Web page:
U.S. National Security News

2012’s Top 'New Security Beat' Posts

Jan 03, 2013
If 2011 was the year of political demography, then 2012 was perhaps when the full intersection of natural resource management, population dynamics, development, and security came into focus.

Summer Institute on the International History of Nuclear Weapons

Dec 20, 2012
The sixth annual Society for Historians of American Foreign Relations’ (SHAFR) Summer Institute, hosted by the History and Public Policy Program’s Nuclear Proliferation International History Project (NPIHP).

New HAPP Occasional Paper: A 21st Century Vision for U.S. Global Media

Nov 15, 2012
The Wilson Center's History and Public Policy Program is pleased to announce the publication of an Occasional Paper, “A 21st Century Vision for U.S. Global Media,” by Wilson Center Senior Scholar A. Ross Johnson and R. Eugene Parta.

Should Lawmakers and White House Have Been Warned of Petraeus Investigation?

Nov 15, 2012
When the Petraeus news hit, congressional leaders bemoaned not being notified beforehand. Gwen Ifill talks to Wilson Center President and former ranking Democrat on the House Intelligence Committee Jane Harman and former Justice Department official Matthew Miller about when and if Congress and the president should be briefed on such investigations.

Is the Petraeus Scandal about National Security?

Nov 15, 2012
Jane Harman talks to CNN's Wolf Blitzer about the departure of David Petraeus as CIA Director.

Interview between Efraim Halevy and Aaron David Miller

Oct 24, 2012
Efraim Halevy is a former Director of Mossad and former Head of the Israeli National Security Council. Aaron David Miller is the Vice President for New Initiatives at the Woodrow Wilson Center. The interview took place following the October 18 meeting “Iran, Palestine, and the Arab Spring: The View from Israel” at the Wilson Center.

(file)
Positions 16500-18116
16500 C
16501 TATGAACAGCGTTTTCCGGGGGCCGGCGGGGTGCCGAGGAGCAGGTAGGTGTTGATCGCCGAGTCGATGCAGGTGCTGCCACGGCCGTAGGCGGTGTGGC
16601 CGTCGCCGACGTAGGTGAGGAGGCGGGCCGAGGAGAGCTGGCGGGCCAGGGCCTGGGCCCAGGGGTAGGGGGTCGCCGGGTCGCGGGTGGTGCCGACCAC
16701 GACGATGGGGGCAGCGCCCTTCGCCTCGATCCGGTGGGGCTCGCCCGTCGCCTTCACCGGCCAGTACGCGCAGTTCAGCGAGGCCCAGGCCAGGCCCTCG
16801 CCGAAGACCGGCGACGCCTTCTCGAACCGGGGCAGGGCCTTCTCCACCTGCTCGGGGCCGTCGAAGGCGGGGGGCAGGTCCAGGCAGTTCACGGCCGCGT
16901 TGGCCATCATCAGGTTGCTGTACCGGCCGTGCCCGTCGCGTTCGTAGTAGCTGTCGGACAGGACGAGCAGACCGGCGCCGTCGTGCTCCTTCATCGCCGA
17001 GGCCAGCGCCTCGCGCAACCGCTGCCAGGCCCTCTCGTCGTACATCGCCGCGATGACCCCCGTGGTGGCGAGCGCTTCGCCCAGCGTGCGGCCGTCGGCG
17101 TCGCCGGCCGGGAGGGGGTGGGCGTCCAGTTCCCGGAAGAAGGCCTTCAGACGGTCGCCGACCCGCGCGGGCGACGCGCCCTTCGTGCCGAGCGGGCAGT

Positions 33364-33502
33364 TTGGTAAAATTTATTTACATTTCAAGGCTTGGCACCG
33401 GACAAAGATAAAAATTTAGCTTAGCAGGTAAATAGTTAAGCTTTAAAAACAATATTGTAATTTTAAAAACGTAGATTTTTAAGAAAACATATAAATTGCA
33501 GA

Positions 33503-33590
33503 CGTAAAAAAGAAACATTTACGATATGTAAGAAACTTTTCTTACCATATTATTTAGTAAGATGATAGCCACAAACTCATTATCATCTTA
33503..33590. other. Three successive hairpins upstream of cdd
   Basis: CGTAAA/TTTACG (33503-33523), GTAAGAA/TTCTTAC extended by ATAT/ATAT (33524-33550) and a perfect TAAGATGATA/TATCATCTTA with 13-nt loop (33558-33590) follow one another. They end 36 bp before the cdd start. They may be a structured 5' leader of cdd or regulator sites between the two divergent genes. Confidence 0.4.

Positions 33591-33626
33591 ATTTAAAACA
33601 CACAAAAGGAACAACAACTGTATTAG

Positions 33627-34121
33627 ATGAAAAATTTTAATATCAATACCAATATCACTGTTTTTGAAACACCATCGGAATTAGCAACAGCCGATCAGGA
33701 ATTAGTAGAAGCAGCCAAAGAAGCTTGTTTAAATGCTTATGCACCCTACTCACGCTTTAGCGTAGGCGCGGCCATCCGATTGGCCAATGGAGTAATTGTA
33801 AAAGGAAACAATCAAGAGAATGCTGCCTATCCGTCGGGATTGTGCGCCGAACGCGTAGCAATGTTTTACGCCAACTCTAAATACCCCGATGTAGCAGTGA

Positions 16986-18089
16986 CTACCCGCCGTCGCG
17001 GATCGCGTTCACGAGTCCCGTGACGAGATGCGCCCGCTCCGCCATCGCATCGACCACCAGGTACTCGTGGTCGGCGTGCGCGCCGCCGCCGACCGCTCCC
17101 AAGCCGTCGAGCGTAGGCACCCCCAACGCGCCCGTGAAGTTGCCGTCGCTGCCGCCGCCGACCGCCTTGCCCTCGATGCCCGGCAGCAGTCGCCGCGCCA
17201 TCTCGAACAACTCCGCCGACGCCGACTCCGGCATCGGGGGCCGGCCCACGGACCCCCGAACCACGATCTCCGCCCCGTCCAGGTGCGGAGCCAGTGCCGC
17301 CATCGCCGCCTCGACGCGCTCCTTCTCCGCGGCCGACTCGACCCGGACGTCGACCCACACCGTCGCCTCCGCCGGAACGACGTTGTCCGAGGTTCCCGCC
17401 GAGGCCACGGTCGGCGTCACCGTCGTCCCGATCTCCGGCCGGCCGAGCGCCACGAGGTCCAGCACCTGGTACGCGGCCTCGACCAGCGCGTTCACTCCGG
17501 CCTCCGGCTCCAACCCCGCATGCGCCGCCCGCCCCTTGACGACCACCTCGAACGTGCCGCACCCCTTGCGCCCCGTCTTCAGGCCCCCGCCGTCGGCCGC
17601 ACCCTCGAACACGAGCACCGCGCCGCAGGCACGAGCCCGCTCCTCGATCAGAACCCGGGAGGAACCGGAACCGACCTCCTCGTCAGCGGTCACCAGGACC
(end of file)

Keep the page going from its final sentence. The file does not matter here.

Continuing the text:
Obama, Romney Debate U.S. Policy in the Middle East

Oct 23, 2012
U.S. policy in the Middle East was a central point of dispute during the final presidential debate on October 22. President Barack Obama claimed that he has shown strong leadership on counterterrorism, democracy, women’s rights and religious minorities. During the debate, he labeled Romney’s proposed policies “reckless” and “all over the map.” Governor Romney criticized Obama for not stemming the “rising tide of chaos” in the region. He called for arming the “responsible parties” of Syrian insurgents in order to force President Bashar Assad out. Both candidates emphasized economic development as the key to stability and peace in the region.

Pew: U.S. Voter Pessimism on New Middle East

Oct 22, 2012
The Pew Research Center conducted a poll on the U.S. public‘s views on the Middle East in early October. The public is increasingly pessimistic about regional developments following the Arab uprisings. In April 2011, 42 percent of Americans thought changes in leadership would “lead to lasting improvements for people” in countries like Egypt and Libya. But in October 2012, only 25 percent still believe there will be lasting improvements.The results were released prior to the final presidential debate between Barack Obama and Mitt Romney. Overall the poll found little difference in opinion between Republicans, Democrats and Independents. The majority of Americans, 54 percent, say it is “more important to have stable governments in the Middle East, even if there is less democracy in the region.”

What Should the Next American President Do About China?

Oct 10, 2012
BBC Radio’s Robin Lustig moderated a debate with Elizabeth Economy, Chas W. Freeman, Jr., J. Stapleton Roy, and Yan Xuetong. This debate, the third in a three-part series sponsored by the Carnegie Endowment, was structured around three broad questions on how the next U.S. president ought to engage China.

Part II: Religious Leaders on Anti-Islam Film

Sep 28, 2012
On Sept. 9, the Salafi preacher and television host Sheikh Khalid Abdullah aired a YouTube clip of the "Innocence of Muslims" film on satellite channel al Nas. Religious leaders across the region condemned the film's offensive content. High-ranking clerics in Saudi Arabia, Egypt and elsewhere called for restraint after the deadly attack on the U.S. Consulate in Libya on Sept. 11.

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